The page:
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Can Florida Motorist Cross Double Yellow Lines When Passing Cyclists?

Posted by Chris Burns in Florida Bicycle Laws, on .

About 45 years ago, Wisconsin became the first state to pass a “three feet passing law” for the safety of cyclists. Eventually many other states followed. Now, 36 states have enacted some version of a law mandating a safety cushion for motorists passing cyclists.

Should Florida Cyclists Be Able to Treat Stop Signs as Yields?

Posted by Chris Burns in Florida Bicycle Laws, on .

Idaho, Delaware, and most recently, Colorado, have adopted laws which authorize cyclists to make a rolling stop, or a stop and yield at intersections.  Idaho was the first state to adopt its controversial law in 1982.  Due to Idaho's early vision and the uniqueness of  its law, now all such bike yield laws are typically referred to as “Idaho stop” laws.

E-Bikes and Florida Law

Posted by Chris Burns in Florida Bicycle Laws, on .

This blog post discusses Florida law applicable to electronic-assist bicycles, frequently called "e-bikes".  E-bikes are usually "pedal-assist" - the cyclist must pedal to receive power from the electric motor.  On this type of e-bike, there is no hand throttle.  European rules require that e-bikes only provide power if the rider pedals but in the U.S., most but not all e-bikes require pedaling for assistance. A few e-bike models can assist the rider even without pedaling, when the rider turns a hand throttle.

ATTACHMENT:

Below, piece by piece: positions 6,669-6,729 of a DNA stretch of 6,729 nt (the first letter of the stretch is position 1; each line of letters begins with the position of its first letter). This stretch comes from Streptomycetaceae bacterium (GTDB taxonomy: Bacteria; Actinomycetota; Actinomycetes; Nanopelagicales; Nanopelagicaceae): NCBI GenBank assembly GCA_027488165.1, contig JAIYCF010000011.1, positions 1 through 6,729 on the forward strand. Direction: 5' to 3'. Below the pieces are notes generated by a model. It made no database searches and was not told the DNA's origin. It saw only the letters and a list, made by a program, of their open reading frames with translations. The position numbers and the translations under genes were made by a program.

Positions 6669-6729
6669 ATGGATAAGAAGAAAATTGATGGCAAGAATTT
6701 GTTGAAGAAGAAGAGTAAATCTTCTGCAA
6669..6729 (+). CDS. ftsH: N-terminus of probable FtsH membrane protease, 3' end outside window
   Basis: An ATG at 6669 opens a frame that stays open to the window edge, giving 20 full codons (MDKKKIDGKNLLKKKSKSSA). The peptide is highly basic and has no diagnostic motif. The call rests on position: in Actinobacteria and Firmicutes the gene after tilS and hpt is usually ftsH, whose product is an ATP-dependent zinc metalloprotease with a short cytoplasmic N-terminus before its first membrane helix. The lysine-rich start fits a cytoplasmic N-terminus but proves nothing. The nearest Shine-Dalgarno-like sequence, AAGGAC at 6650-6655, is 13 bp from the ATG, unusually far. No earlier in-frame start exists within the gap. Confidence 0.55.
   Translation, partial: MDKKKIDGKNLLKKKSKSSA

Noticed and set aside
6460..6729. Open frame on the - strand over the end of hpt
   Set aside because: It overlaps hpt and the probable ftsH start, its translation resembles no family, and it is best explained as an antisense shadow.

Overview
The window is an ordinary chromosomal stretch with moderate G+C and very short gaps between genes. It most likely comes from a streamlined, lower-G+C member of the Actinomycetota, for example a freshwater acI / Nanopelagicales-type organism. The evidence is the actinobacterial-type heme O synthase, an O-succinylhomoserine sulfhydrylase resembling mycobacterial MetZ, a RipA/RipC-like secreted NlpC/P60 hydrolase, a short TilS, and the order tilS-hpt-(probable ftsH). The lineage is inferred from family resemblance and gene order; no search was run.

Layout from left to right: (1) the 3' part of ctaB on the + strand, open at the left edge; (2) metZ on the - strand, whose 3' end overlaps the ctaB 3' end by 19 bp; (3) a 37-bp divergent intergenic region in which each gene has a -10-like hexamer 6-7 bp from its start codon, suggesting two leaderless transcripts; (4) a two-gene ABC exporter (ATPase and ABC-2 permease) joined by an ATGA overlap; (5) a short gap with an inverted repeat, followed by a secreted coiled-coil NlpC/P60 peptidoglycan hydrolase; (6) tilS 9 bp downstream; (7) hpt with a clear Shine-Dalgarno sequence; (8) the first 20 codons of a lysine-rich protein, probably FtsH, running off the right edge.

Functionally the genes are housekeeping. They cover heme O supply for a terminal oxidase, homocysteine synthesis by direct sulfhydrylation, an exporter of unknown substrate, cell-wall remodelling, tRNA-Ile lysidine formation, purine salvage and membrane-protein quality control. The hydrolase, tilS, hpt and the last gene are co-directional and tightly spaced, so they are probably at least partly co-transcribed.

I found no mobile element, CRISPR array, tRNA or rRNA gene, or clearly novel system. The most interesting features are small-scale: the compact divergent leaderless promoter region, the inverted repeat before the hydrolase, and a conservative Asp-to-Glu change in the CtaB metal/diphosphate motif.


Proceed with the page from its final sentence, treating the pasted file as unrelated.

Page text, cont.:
When Cars and Bikes Crash, It’s Typically the Motorists’ Fault

Posted by Chris Burns in Florida Bicycle Laws, on .

As cyclists, we hear motorists blame us for the way “all of you bikers” ride recklessly and flagrantly on the roads. Motorists often don’t respect cyclists because they claim cyclists “always break the law”, slow down other traffic, don’t pay for roads, are eccentrics, and even “have a death wish.” In my law practice, I find that motorists overwhelmingly blame bicyclists for being the cause of accidents between them.

Do Daytime Bike Lights Help Cyclists?

Posted by Chris Burns in Cycling Safety Tips, Florida Bicycle Laws, on .

In the past, it seemed as if only the rare, fearful, or especially nervous cyclist might have a blinking light on the back of their bicycle during daytime. Most of us thought that lights at daytime were overkill, a non-factor, because the lights seemed too dim and not noticeable due to natural “ambient” light outdoors.